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Pâques 2017 en France

How to make the most of Easter across the Channel

Spring has officially spring, and with it conjures green grass, lambs, and of course, Easter. It’s only a month away, and if you are planning on visiting France over the holidays, then we’ve put together some suggestions on what to do and where to go to give you a truly French Easter experience.

Visit a chocolate shop – of course, you can’t have Easter without chocolate, but the French really go to town where this sweet treat is concerned. Stroll down any high street, and you will see the most wonderful chocolate shop displays, with a vast array of chocolate rabbits, eggs, fish (yes, chocolate fish, it’s all to do with April Fool’s Day, also known as Poisson d’Avril!) and chicks, all wrapped up and looking very pleasing to the eye! If you are in Paris, then there are a couple you absolutely MUST see, which include Fauchon Madeleine, it’s very famous, and their shopfront is really a sight to see and Jean-Paul Hévin. Delicious!

Go to a church service. Bells play a huge part in Easter celebrations, when they begin with mournful ringing on Maundy Thursday, and then they fall silent on Good Friday. Parents tell their children that they have flown to Rome to visit the Pope. Then on Sunday the air is filled with the sound of ringing bells as they return and the Resurrection is celebrated. It’s amazing to celebrate with the locals, both inside the church with a traditional service, but the celebrations also spill out into the street, and there’s a real carnival feel.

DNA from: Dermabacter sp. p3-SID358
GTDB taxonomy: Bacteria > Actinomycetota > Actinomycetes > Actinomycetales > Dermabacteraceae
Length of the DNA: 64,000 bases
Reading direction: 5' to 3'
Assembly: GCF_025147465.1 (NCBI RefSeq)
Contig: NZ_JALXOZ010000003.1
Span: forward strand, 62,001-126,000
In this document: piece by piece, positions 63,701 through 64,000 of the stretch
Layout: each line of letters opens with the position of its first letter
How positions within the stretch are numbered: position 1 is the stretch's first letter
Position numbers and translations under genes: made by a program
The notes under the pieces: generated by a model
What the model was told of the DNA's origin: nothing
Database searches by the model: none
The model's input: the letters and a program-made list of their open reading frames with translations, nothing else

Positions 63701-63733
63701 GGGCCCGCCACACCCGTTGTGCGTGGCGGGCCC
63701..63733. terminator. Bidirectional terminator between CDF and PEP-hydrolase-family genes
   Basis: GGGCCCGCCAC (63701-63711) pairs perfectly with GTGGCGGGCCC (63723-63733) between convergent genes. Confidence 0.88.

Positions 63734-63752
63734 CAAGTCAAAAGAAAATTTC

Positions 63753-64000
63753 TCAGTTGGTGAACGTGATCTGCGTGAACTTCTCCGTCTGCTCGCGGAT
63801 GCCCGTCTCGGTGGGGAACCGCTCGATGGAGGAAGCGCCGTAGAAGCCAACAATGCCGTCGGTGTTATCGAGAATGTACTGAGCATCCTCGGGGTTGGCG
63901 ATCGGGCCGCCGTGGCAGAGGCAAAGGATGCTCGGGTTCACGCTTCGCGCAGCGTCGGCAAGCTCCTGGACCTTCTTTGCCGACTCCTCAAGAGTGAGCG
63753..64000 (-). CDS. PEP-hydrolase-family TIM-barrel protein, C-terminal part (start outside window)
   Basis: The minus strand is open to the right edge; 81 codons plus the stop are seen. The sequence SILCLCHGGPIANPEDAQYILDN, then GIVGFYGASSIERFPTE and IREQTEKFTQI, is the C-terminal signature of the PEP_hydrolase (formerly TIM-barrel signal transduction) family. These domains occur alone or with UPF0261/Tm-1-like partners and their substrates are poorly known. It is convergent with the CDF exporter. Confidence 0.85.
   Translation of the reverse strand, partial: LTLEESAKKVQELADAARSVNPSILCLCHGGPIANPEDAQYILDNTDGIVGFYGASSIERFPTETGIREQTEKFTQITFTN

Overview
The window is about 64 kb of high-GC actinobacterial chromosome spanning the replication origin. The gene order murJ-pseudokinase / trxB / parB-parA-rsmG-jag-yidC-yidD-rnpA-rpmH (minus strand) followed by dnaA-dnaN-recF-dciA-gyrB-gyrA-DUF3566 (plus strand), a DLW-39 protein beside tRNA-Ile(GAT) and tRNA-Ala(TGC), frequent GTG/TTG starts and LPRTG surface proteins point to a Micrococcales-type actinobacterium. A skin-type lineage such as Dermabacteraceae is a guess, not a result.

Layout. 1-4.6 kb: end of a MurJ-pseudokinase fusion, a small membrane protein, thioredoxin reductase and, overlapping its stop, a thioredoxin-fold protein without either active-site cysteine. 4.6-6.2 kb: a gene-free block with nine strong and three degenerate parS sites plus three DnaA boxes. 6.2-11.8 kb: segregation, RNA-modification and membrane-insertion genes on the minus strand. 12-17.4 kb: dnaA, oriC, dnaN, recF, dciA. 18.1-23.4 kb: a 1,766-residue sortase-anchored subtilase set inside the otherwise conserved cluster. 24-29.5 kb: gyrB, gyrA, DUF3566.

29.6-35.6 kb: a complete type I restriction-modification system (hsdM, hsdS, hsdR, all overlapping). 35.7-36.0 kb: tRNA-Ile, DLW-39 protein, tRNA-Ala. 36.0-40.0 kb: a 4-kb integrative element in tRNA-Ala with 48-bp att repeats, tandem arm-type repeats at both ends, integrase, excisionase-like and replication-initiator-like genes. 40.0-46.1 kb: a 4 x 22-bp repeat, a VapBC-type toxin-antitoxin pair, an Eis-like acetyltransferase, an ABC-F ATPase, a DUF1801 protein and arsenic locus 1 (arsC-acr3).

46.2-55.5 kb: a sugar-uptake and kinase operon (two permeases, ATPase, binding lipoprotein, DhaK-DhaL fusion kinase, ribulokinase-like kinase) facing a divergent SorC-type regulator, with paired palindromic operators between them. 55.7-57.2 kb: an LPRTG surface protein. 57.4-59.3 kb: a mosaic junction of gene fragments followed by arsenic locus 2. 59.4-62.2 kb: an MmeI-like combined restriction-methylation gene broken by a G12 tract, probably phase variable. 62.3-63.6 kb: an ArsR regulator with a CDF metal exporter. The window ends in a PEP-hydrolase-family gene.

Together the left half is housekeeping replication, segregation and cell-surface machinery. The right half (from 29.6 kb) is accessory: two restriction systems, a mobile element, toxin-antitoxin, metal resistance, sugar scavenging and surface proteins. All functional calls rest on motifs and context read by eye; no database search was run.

Go on an Easter egg hunt. As here in the UK, there will be hundreds of local Easter Egg hunts organised in villages and towns the country over. However, the Eiffel Tower usually organises an Easter Egg Hunt at the foot, where 20,000 eggs are hidden and families can pick up a ticket to permit them to hunt the eggs, and all proceeds go to charity. About an hour’s drive from Paris, Vaux Le Vicomte hols the biggest egg hunt in the whole of France, where 35,000 eggs will be hidden in the magnificent gardens there. You’re bound to find at least one!

Eat an omelette. Not chocolate eggs, but still eggs all the same, in the town of Bessieree, a 15,000 egg omelette is cooked by around 40 chefs, and eaten by around 10,000 people. The tradition came from when Napoleon once stayed near the town and ordered all the eggs to be gathered to make into an omelette for his army to eat.

Visit an Easter parade. Many towns and cities host parades throughout the Easter period, either re-enacting the Crucifixion or the Resurrection. One such example is in Corsica, where a hooded and chained figure is led through the whole town, as part of a candlelit procession meant to represent the Crucifixion.

Take part in some Easter games. Slightly different to an Easter egg hunt, there are many games which the French play with actual real eggs! Some involve rolling eggs down a hill (think the French version of the English cheese rolling!) or games where eggs are tossed between children, and the winner is the one left without egg on their face at the end!

And of course, as we mentioned, Easter means spring, and so this is a wonderful time to visit France and see all the flowers beginning to blossom, lambs in the fields and warm spring days to enjoy all the growing nature. And what better way to enjoy this, than on a walking and cycling tour! So if you are thinking of travelling to France around Easter time, then why not combine some of the celebrations listed above with a gentle, relaxing holiday at one of the most picturesque times of the year.

Our team will help you arrange the perfect trip.

And Joyeuses Pâques!

Main article images:

Giant Omlette Festival - Travel channel